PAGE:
This is a fine alternative universe storyline and I find it humorous to see how the D'ni magic is bashing against the rock hard rationalism of true hard-nosed realists which the agents are. People literally disappear in front of their eyes, and it is all just an 'unsubs' parlor trick. The two agents trapped in relto would rather believe the various ages they are exploring are just made up places like Disneyland, but created by some cult (which would have to have more money than G-o-d to be able to pull it off) rather than face the truth of what is happening to them, although by episode 6 I can see this view is beginning to change....

Good Job Afalstein , and I'm looking forward to many more chaplets - no pressure! :)

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PostPosted: Thu Jul 10, 2014 2:42 pm 

Joined: Thu Mar 24, 2011 12:34 pm
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Location: Canada
Patiently.....not really....awaiting #7.

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PostPosted: Thu Jul 10, 2014 2:57 pm 
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angelmyst wrote:
Patiently.....not really....awaiting #7.

+1 :)

new MOULa: Acorn1; new Ki: 57213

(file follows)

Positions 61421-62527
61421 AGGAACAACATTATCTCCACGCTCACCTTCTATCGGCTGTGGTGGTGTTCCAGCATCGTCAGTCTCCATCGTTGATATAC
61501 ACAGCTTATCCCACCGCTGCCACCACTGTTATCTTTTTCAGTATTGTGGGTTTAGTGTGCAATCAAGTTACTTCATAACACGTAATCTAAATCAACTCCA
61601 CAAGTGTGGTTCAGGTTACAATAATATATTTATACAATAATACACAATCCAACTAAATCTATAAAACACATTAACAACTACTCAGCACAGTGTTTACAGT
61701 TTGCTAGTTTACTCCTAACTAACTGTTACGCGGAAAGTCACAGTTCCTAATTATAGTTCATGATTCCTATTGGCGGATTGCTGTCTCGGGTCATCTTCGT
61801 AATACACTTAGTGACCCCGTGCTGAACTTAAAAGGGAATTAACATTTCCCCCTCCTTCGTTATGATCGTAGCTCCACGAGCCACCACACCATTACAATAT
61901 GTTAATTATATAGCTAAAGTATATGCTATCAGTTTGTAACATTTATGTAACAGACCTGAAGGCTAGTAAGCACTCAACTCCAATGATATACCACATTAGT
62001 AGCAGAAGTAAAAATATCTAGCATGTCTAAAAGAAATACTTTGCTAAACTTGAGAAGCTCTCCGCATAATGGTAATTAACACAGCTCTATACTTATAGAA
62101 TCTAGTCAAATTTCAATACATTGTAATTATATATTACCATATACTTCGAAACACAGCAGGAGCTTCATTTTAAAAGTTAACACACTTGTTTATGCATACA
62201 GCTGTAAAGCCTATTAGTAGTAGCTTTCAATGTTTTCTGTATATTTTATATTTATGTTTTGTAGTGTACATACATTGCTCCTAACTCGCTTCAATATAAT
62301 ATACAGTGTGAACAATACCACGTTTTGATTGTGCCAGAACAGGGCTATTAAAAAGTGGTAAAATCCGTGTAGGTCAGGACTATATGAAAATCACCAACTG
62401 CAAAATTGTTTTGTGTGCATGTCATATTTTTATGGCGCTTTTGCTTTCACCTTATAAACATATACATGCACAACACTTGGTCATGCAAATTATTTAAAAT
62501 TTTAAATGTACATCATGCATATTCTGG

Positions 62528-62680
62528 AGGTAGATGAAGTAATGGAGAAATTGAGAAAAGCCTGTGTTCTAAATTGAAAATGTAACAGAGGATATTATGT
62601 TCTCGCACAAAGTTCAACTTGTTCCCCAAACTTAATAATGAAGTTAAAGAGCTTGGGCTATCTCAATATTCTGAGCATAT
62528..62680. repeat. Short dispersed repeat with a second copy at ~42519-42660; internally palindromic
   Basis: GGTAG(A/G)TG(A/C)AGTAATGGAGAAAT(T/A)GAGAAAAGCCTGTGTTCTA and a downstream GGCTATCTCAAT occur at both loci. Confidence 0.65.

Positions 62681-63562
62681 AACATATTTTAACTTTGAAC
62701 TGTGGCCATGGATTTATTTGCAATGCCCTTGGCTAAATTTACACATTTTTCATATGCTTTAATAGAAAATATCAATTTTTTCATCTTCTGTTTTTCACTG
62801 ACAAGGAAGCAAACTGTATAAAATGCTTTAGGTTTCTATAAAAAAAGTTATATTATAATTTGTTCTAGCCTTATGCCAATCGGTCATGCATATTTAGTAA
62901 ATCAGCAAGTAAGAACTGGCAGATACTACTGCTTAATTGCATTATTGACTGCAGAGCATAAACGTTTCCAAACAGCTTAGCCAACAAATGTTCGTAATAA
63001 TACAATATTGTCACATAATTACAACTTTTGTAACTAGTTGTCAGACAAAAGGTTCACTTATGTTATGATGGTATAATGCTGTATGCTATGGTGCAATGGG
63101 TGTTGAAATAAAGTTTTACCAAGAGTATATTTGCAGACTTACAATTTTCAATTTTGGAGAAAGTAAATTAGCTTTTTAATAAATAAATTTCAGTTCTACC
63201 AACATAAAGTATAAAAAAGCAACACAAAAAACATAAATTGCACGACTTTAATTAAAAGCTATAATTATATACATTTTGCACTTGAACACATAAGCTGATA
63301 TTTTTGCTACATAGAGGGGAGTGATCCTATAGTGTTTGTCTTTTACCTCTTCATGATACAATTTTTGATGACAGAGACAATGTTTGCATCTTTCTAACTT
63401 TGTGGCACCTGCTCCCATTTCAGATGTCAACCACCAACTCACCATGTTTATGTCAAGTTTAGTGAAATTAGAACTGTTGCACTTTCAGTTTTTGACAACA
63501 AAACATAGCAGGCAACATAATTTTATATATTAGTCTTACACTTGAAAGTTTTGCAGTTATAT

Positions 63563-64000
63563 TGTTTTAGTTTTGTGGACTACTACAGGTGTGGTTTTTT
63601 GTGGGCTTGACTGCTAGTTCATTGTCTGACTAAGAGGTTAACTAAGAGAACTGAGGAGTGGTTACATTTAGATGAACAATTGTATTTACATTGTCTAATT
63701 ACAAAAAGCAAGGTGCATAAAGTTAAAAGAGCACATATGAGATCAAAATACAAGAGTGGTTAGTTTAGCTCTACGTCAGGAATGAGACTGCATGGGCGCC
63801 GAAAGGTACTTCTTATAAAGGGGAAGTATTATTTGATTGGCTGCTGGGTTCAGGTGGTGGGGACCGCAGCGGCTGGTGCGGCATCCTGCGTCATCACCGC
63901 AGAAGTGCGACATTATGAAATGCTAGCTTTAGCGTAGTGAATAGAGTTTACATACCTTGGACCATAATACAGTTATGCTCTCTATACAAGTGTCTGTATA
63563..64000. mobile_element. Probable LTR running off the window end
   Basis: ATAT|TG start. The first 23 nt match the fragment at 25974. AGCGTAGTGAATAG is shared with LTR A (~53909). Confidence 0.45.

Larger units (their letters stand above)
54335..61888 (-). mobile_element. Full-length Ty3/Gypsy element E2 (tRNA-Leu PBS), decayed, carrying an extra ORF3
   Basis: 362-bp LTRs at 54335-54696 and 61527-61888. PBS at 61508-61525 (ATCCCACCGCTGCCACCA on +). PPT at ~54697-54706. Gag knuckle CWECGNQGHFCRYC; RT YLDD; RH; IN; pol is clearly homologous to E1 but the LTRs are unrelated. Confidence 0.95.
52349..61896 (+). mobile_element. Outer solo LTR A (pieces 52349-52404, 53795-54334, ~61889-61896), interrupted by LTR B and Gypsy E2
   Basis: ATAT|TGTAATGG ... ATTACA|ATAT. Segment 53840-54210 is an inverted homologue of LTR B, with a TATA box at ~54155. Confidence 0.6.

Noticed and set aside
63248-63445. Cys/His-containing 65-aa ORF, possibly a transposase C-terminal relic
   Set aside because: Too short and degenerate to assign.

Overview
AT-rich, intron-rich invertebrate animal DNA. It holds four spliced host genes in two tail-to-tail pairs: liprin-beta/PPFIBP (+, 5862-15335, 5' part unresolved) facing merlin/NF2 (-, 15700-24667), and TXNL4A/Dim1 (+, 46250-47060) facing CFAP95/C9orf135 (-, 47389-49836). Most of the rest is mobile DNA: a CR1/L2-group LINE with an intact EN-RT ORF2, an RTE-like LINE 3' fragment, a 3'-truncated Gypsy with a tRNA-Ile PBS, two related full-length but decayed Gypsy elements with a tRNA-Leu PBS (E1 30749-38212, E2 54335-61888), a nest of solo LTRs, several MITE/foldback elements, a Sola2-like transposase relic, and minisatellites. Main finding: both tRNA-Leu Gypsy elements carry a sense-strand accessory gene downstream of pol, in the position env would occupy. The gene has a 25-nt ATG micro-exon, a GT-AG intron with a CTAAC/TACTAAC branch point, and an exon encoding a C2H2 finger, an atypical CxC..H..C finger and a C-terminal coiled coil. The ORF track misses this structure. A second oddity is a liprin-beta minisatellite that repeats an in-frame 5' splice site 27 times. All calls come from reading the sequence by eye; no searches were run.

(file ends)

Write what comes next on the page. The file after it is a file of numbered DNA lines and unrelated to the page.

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PostPosted: Fri Jul 11, 2014 6:20 am 

Joined: Wed Apr 21, 2010 5:09 am
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Location: Questing...
angelmyst wrote:
Patiently.....not really....awaiting #7.

Haha, I was getting ready to hunt down this last chapter and make a similar comment when I saw this. :)

KI# 00102019
"Either write something worth reading or do something worth writing." -B. Franklin

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PostPosted: Tue Jul 22, 2014 12:56 pm 

Joined: Thu Mar 24, 2011 12:34 pm
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Mysterious Mynds want to know!! lol

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PostPosted: Fri Aug 22, 2014 8:52 pm 

Joined: Thu Jul 04, 2013 5:43 am
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Location: Texas
Oh wow, these were posted over a month ago. Sorry! #7 is underway, and nearly completed. I just got sidetracked by some other story projects.

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PostPosted: Fri Aug 22, 2014 9:12 pm 

Joined: Thu Mar 24, 2011 12:34 pm
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Thanks....I understand busy.;-)